How to use UTM tracking
You now know what UTM codes are, what you can track and how to create them, the most important question still remains: how should you actually use UTM codes to track your marketing campaigns?
There are a range of ways which you will want to use these UTM codes:
UTM codes will help you to answer some basic questions about your web traffic:
- Where the traffic coming from; campaign & channel
- Which campaigns and links are driving the traffic
- How is it getting to me?
UTM’s help you know where your traffic is coming from
The top reason to use UTM tracking is to help you know exactly where your website traffic comes from. You can accomplish this by using the campaign, source, and medium parameters.
Google Analytics displays default channel groupings in their dashboard. However, by using UTM parameters, you can track sources with more precision. UTM tracking is especially helpful to understand your referral and direct traffic in Google Analytics.
In Google Analytics, you can navigate to; Acquisition –> All Traffic –> Referrals to see which external sites generated traffic.
Alternatively, you can also do the same for emails; Acquisition –> All Traffic –> Channels –> Email
The difficulty with the referral tab in analytics is that it doesn’t take into account multiple posts from the same website.
For example, you may have guest posted 2+ times on a website, all that traffic will display in the same referral. However, by using UTM tracking parameters you will be able to see exactly which post generated traffic, and discern what actions they have taken.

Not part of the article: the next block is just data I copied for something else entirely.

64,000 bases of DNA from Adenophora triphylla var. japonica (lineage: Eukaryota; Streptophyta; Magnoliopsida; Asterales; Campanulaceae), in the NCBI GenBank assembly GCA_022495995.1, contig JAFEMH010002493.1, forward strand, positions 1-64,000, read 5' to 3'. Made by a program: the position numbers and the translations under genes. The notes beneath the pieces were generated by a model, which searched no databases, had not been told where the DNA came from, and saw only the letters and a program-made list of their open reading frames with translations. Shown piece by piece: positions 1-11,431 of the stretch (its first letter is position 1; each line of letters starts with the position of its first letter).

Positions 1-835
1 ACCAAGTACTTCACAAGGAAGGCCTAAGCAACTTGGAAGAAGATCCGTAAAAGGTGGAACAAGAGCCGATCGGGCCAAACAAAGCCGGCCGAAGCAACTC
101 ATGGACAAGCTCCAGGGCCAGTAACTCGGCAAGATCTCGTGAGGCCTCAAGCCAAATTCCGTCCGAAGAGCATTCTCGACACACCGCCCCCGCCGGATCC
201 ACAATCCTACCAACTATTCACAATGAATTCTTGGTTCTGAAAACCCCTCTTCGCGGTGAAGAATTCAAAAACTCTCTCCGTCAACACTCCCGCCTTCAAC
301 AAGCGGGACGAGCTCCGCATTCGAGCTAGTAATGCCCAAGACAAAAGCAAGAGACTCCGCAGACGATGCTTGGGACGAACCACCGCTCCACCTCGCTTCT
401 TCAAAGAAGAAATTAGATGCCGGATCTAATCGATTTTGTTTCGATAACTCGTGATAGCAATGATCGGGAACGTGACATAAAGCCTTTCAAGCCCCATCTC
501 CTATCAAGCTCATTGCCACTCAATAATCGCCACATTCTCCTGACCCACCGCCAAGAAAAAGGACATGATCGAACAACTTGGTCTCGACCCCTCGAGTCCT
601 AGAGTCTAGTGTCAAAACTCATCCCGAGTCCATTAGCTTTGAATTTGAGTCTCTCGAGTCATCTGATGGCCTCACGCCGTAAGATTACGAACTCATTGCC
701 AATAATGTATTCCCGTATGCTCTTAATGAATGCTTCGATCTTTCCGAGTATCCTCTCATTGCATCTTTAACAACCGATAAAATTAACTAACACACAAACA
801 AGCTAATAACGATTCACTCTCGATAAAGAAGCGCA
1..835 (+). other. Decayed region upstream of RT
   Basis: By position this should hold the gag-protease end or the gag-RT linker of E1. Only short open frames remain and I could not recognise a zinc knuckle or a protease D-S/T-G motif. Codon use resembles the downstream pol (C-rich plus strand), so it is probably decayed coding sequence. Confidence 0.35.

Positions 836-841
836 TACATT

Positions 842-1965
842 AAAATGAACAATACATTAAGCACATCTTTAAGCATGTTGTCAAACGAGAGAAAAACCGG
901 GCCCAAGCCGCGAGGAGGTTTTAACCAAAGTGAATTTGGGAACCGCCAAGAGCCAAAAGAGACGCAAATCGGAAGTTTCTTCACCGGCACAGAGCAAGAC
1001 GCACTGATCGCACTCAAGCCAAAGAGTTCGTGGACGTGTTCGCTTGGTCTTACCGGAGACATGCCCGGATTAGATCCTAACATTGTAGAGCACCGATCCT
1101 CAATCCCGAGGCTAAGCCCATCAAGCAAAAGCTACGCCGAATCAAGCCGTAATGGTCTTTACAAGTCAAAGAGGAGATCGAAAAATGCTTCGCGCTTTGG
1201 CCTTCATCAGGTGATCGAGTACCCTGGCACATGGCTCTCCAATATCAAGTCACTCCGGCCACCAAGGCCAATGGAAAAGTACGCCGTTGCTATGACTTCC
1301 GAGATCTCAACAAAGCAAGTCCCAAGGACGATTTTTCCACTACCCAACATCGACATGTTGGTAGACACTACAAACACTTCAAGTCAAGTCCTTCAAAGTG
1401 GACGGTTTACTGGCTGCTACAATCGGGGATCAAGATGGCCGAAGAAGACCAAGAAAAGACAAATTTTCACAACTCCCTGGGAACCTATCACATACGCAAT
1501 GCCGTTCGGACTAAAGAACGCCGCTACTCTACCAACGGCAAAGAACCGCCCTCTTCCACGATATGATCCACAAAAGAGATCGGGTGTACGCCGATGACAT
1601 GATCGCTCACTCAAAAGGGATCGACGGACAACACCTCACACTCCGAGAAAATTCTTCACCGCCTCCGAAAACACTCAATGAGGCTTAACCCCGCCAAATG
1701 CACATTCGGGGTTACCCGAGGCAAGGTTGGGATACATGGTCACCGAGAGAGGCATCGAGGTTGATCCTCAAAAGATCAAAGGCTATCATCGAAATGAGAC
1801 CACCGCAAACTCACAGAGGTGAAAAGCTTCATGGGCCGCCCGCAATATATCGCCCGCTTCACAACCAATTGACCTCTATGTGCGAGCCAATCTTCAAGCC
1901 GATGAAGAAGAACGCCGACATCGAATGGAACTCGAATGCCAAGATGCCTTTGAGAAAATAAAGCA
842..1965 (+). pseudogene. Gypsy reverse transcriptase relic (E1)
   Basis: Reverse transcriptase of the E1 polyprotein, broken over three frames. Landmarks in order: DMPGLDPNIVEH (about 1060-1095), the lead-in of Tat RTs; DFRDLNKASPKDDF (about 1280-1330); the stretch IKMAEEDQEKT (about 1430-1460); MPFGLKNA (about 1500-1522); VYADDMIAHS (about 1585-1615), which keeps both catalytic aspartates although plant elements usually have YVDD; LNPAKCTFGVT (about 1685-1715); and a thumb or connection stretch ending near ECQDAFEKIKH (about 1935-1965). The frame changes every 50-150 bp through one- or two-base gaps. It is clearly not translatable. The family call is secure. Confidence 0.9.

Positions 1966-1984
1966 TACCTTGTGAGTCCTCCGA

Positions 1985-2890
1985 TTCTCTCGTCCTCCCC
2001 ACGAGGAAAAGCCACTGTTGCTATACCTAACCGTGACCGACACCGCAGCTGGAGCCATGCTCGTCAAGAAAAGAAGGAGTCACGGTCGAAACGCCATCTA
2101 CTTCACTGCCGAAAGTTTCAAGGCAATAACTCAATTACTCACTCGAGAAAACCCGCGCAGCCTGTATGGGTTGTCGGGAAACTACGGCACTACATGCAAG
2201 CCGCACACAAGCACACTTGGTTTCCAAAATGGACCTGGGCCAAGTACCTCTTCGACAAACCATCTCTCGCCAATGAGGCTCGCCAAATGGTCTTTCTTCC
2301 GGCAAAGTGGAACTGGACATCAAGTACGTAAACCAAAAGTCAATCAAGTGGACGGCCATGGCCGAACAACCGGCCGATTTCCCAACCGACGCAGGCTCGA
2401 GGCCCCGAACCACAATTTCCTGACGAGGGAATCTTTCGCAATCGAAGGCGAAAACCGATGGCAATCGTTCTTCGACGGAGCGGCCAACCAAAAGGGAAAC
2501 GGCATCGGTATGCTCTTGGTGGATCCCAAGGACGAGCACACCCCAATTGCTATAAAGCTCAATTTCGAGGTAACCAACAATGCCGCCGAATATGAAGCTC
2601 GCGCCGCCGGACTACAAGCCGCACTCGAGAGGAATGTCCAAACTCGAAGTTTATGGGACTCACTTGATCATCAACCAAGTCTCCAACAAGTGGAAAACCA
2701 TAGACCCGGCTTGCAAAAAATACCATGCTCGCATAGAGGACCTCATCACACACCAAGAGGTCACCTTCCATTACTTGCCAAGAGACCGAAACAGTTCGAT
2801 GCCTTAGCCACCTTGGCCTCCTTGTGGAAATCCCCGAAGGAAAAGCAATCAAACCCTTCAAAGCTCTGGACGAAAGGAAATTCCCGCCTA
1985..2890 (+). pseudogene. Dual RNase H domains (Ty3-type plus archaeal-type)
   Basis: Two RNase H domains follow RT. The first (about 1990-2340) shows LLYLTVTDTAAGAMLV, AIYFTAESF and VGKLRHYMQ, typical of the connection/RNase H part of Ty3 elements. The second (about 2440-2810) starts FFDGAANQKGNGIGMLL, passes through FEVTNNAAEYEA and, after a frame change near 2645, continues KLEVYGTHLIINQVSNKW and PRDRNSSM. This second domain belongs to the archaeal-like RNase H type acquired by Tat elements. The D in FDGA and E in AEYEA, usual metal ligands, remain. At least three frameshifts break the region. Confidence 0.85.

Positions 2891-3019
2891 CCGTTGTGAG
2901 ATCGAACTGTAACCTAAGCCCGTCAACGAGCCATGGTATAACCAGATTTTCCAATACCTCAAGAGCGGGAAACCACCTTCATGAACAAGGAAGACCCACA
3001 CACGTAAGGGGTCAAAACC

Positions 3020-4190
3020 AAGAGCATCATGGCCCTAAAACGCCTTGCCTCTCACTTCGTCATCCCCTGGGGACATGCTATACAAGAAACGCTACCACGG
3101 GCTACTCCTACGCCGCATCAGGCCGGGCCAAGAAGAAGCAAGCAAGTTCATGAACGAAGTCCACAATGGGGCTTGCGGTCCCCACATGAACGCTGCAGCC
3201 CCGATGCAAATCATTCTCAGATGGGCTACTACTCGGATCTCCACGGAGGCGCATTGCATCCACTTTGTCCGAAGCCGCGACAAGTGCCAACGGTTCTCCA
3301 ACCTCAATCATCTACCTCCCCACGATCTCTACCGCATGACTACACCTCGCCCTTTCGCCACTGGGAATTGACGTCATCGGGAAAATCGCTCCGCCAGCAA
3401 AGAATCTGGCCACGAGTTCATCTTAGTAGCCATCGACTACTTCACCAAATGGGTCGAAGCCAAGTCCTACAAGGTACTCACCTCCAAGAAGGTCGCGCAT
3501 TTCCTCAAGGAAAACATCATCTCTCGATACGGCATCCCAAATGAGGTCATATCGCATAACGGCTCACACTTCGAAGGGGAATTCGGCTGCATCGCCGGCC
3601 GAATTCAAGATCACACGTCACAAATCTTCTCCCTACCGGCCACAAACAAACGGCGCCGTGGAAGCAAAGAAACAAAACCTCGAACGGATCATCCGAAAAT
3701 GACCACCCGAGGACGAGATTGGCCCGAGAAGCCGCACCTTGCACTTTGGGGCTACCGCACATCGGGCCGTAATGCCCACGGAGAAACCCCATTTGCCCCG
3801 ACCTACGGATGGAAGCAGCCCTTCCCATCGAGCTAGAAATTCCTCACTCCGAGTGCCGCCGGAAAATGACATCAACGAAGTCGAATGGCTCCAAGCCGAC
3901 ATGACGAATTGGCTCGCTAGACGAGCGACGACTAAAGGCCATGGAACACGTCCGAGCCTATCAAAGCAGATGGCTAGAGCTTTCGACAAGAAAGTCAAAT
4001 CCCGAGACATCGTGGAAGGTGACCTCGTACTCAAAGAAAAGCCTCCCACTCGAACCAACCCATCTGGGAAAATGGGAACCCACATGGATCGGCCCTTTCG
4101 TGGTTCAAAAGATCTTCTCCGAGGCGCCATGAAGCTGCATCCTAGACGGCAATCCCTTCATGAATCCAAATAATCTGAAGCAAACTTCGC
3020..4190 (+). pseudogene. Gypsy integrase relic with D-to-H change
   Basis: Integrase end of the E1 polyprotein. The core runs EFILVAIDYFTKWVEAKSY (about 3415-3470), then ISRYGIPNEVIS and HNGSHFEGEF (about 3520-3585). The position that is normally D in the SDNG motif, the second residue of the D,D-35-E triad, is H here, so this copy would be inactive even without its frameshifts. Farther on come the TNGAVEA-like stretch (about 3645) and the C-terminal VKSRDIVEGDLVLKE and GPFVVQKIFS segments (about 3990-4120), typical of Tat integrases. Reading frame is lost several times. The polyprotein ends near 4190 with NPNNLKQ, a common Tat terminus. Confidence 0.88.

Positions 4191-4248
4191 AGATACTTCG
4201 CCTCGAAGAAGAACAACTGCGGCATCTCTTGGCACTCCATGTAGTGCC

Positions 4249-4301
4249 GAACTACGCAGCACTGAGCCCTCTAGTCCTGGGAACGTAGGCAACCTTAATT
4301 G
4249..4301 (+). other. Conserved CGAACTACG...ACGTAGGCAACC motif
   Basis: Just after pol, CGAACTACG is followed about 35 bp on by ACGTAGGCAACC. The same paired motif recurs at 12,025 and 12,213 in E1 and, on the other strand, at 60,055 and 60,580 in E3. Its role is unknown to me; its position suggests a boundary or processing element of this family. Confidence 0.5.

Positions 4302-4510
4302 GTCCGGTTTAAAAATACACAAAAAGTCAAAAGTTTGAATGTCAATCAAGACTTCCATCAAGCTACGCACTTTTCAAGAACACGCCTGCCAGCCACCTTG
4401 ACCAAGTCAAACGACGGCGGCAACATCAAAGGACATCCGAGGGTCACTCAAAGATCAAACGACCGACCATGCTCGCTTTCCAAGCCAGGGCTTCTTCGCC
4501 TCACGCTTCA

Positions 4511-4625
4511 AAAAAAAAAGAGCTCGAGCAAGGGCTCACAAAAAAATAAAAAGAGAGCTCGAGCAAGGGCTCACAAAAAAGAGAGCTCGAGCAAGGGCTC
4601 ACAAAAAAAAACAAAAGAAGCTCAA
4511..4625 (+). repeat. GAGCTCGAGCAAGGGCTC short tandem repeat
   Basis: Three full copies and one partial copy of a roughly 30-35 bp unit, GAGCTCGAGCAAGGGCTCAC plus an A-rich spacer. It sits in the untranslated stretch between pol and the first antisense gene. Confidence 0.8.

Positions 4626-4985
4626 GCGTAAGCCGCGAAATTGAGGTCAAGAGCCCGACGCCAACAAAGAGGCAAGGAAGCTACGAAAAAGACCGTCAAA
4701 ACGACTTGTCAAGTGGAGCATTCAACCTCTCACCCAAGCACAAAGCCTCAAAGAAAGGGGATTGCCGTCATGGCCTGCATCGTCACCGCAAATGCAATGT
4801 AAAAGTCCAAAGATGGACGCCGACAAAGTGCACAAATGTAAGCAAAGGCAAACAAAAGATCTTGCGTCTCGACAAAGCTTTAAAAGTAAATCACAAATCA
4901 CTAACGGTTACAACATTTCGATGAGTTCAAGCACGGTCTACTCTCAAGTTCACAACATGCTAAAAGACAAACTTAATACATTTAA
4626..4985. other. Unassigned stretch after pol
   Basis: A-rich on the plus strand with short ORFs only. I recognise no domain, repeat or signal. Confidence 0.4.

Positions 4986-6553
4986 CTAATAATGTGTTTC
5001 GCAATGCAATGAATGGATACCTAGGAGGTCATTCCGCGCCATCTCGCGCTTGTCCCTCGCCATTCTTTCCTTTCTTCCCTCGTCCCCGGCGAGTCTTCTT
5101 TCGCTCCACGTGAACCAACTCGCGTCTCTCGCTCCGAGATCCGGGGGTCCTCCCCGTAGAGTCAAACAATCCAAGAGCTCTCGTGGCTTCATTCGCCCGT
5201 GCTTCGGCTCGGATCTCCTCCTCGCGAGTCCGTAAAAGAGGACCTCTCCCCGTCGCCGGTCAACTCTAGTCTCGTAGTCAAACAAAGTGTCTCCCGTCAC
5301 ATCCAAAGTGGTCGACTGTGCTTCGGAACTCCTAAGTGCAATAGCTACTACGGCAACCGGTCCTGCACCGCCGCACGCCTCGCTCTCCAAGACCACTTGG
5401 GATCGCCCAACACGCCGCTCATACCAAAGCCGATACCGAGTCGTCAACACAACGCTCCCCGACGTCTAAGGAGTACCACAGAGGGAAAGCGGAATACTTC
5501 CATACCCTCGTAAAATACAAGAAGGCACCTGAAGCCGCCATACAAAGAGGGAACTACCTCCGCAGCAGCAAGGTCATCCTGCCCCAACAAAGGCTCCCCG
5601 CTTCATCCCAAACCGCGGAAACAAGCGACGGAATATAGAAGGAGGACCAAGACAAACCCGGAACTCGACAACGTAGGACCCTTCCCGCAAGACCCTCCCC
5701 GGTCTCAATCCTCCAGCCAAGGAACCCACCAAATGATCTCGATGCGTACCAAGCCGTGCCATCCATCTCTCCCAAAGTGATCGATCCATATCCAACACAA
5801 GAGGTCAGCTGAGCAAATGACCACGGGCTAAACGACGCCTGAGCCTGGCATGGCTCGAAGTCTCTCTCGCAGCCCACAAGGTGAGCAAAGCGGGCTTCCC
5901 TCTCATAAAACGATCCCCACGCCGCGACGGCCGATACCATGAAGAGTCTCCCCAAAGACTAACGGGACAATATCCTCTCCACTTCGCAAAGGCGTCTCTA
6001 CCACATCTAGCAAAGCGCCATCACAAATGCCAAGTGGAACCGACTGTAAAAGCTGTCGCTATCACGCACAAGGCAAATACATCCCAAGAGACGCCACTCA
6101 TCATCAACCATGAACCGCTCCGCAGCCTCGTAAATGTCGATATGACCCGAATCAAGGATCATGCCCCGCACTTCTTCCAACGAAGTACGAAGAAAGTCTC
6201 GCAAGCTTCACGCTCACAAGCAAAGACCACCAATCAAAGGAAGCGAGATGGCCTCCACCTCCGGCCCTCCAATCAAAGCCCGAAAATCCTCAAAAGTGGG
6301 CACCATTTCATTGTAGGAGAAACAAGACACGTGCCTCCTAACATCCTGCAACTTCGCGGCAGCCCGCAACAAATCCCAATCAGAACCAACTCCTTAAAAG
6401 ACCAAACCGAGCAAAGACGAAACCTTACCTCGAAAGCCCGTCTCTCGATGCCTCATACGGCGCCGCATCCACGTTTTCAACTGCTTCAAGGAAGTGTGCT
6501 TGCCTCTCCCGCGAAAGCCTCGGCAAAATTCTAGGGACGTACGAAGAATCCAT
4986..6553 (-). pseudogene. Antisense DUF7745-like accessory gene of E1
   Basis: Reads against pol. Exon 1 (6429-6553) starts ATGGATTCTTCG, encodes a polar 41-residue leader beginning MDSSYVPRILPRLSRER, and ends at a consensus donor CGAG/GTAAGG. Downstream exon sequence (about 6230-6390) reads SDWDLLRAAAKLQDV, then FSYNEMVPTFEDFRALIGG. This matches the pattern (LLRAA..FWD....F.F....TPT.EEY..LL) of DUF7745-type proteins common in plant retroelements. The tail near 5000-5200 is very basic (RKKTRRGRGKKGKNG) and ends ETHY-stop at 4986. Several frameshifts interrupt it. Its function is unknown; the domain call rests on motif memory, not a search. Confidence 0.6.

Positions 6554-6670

By adding &utm_campaign=name-of-post to the end of your link(s) within guest posts on a website, you can see in Google Analytics which posts generated traffic. i.e. &utm_campaign=utm-tracking-guide
“Direct Traffic” is often another mysterious traffic source in Google Analytics. It primarily includes visitors that type your URL directly into their browser or bookmarked your page.
But, it also includes visitors that clicked links in emails, ebooks and other offline marketing materials (because they are sent directly to your website).
In order to improve the accuracy of your analytics data add UTM links that specify the source of traffic that would otherwise be categorised as “direct”.